To put it another way: […] the doctrine of selflessness requires that Buddhists view themselves as being in fact everyone in society. The social implications of this viewpoint are of course powerful: her poverty becomes my poverty; his tragedy, my tragedy. And when combined with the model of active engagement offered by the bodhisattva ideal, in which personal health is achieved by helping others, we suddenly find ourselves with a solid rationale for social action.

A contemporary interpretation of Buddhism based on this principle being the central tenant (rather than the nature of the world sic as suffering) is much more palatable to me, though it would be quite a bit of work indeed to go back through the innumerable pages of the Theravada Canon and produce insightful, clear, and relevant commentary to this effect.

The Copernican revolution, of course, would be that the Four Noble Truths would need to be de-throned from their central “Buddhism 101” position and relegated to a side note, interpreted in light of the new central tenant of Selflessness (or universally-encompassing selfhood). This move might seem like doctrinal heresy. But I would argue that the importance of the Four Noble Truths, at least from what I have read, is mostly found in commentary on Buddhism… not the scriptures themselves. I have read the whole Dhammapada and am about halfway through the Digha Nikaya, and so far I cannot recall any specific mention of the Four Noble Truths. If I am mistaken and indeed there is a doctrinal basis in Buddhist scripture for their centrality from the words of Siddhartha Guatama, then please, as it were, enlighten me.

As radically different from the prevailing discourse as this idea is, I think it is a start, and I think it is foundational to any attempt to articulate a cohesive vision for have Sinhalese American identity is and/or could be. As part of a novel I am working on that explores issues of Sri Lankan American identity in the contemporary United States, I have begun doing some background reading on Buddhism, including a new translation of the Digha Nikaya. The Lakkhana Sutta in particular (The 32 Marks of a Great Man) seems to have some good fodder for thinking about social justice. More later when I finish reading it and digesting.

In the meanwhile, thoughts and comments welcome.

_____

* Story, Francis. (1985). Buddhist Lay Ethics. In: Dimensions of Buddhist Thought, Vol III. Buddhist Publication Society, Sri Lanka.



Preach.

In its encounter with Nature, science invariably elicits a sense of reverence and awe. The very act of understanding is a celebration of joining, merging, even if on a very modest scale, with the magnificence of the Cosmos. And the cumulative worldwide build-up of knowledge over time converts science into something only a little short of a trans-national, trans-generational meta-mind.

[…]

Science is not only compatible with spirituality; it is a profound source of spirituality. When we recognize our place in an immensity of light years and in the passage of ages, when we grasp the intricacy, beauty and subtlety of life, then that soaring feeling, that sense of elation and humility combined, is surely spiritual. So are our emotions in the presence of great art or music or literature, or of acts of exemplary selfless courage such as those of Mohandas Gandhi or Martin Luther King Jr. The notion that science and spirituality are somehow mutually exclusive does a disservice to both.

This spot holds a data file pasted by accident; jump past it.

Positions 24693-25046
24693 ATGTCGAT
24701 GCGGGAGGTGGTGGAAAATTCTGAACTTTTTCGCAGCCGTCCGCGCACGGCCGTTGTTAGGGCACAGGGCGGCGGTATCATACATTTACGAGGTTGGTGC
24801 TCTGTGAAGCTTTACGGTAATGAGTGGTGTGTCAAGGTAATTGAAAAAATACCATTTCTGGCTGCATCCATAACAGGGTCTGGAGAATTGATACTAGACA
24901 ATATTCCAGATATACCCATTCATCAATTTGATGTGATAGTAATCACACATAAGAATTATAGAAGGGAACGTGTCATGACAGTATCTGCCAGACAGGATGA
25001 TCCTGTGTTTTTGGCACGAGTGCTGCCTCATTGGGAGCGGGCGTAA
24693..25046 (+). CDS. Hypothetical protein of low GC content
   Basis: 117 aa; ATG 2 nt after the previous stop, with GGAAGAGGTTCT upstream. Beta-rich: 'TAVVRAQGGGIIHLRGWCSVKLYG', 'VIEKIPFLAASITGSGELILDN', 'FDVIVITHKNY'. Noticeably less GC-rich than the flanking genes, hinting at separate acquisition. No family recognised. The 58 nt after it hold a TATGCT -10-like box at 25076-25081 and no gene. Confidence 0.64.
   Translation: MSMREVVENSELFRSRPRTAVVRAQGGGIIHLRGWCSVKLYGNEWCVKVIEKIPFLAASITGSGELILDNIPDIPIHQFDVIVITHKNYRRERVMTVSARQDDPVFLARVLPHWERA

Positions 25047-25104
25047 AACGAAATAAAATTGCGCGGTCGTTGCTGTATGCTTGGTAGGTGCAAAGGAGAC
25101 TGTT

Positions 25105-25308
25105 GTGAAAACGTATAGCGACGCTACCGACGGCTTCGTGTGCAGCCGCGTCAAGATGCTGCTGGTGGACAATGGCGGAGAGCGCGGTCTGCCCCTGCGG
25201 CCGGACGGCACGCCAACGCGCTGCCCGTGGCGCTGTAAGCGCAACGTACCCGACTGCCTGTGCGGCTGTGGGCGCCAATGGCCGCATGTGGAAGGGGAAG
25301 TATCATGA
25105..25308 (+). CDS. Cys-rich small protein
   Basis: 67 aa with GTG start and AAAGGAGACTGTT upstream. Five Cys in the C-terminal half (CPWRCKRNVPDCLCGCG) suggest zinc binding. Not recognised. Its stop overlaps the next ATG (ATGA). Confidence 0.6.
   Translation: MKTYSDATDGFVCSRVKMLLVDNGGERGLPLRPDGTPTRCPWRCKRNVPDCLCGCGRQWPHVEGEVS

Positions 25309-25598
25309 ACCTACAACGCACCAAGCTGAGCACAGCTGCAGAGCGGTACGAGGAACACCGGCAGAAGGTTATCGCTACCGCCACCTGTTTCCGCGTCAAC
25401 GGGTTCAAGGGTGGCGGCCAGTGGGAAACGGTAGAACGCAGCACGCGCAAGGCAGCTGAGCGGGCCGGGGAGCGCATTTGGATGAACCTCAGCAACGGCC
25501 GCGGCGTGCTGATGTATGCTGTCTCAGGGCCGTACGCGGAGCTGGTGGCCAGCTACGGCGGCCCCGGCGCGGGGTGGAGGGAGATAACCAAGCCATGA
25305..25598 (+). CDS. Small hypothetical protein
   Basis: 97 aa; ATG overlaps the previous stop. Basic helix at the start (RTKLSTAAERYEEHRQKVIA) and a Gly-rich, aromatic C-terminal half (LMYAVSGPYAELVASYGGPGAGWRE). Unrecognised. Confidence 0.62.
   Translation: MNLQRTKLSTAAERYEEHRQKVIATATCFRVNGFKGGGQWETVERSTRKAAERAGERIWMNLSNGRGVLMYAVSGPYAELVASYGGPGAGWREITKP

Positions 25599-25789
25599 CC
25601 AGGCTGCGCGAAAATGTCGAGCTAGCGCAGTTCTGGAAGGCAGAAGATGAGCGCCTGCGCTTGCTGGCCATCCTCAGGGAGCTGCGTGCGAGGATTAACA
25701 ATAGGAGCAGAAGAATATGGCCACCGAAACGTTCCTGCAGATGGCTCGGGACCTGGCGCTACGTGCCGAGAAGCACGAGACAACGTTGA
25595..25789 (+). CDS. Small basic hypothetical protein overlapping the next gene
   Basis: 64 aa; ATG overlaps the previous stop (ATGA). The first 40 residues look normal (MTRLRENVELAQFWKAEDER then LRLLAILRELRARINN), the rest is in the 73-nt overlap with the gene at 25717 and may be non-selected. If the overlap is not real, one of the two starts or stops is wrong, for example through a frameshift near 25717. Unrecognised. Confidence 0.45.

Science may be hard to understand. It may challenge cherished beliefs. When its products are placed at the disposal of politicians or industrialists, it may lead to weapons of mass destruction and grave threats to the environment. But one thing you have to say about it: it delivers the goods.

Not every branch of science can foretell the future – palaeontology can’t – but many can and with stunning accuracy. If you want to know when the next eclipse of the Sun will be, you might try magicians or mystics, but you’ll do much better with scientists. They will tell you where on Earth to stand, when you have to be there, and whether it will be a partial eclipse, a total eclipse, or an annular eclipse. They can routinely predict a solar eclipse, to the minute, a millennium in advance. You can go to the witch doctor to lift the spell that causes your pernicious anaemia, or you can take vitamin Bl2. If you want to save your child from polio, you can pray or you can inoculate. If you’re interested in the sex of your unborn child, you can consult plumb-bob danglers all you want (left-right, a boy; forward-back, a girl – or maybe it’s the other way around), but they’ll be right, on average, only one time in two. If you want real accuracy (here, 99 per cent accuracy), try amniocentesis and sonograms. Try science.

Think of how many religions attempt to validate themselves with prophecy. Think of how many people rely on these prophecies, however vague, however unfulfilled, to support or prop up their beliefs. Yet has there ever been a religion with the prophetic accuracy and reliability of science? There isn’t a religion on the planet that doesn’t long for a comparable ability – precise, and repeatedly demonstrated before committed sceptics – to foretell future events. No other human institution comes close.

Sagan, C. (1996). The Demon-Haunted World: Science as a Candle in the Dark. New York: Ballantine.